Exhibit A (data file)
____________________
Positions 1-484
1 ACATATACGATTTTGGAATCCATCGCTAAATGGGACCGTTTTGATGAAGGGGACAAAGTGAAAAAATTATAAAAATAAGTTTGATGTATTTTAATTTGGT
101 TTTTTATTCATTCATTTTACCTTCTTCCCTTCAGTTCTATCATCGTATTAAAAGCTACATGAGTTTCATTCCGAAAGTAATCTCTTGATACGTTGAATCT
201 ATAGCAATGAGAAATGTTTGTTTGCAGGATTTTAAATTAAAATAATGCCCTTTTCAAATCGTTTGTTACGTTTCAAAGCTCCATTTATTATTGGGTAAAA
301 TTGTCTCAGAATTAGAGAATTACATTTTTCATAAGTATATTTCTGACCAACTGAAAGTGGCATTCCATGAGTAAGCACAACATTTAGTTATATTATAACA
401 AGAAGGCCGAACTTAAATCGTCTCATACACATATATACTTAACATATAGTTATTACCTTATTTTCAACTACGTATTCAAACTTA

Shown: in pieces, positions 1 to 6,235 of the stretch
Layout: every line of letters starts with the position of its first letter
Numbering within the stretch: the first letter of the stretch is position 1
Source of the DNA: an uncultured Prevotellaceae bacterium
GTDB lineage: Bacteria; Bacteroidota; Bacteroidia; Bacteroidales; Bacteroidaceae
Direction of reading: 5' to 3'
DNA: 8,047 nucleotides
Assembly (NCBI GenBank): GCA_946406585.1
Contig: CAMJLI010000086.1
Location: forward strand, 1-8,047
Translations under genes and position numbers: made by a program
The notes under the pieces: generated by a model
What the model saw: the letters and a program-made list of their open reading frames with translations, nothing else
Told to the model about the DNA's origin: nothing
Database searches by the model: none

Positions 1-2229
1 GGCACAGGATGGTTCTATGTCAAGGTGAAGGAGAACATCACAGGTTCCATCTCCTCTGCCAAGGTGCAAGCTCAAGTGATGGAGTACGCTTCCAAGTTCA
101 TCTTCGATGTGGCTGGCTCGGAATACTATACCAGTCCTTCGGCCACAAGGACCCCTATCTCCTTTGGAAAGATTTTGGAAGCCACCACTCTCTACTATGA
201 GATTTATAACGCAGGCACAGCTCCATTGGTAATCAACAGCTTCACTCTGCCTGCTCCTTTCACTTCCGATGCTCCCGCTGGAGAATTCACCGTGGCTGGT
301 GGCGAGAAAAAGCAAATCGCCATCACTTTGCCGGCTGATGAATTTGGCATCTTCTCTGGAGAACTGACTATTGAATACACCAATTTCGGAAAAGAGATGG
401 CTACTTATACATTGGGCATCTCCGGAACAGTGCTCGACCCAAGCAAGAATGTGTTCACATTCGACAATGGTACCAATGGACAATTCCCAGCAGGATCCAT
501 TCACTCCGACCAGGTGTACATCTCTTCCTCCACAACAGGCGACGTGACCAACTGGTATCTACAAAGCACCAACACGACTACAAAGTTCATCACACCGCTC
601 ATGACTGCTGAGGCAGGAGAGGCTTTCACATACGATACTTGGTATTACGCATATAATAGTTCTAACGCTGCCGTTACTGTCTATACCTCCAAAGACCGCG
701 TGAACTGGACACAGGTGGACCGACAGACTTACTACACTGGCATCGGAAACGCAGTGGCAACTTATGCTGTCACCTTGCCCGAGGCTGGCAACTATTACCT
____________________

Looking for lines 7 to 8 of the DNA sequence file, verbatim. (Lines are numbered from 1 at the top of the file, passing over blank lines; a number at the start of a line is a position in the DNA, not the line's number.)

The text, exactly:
Shown: in pieces, positions 1 to 6,235 of the stretch
Layout: every line of letters starts with the position of its first letter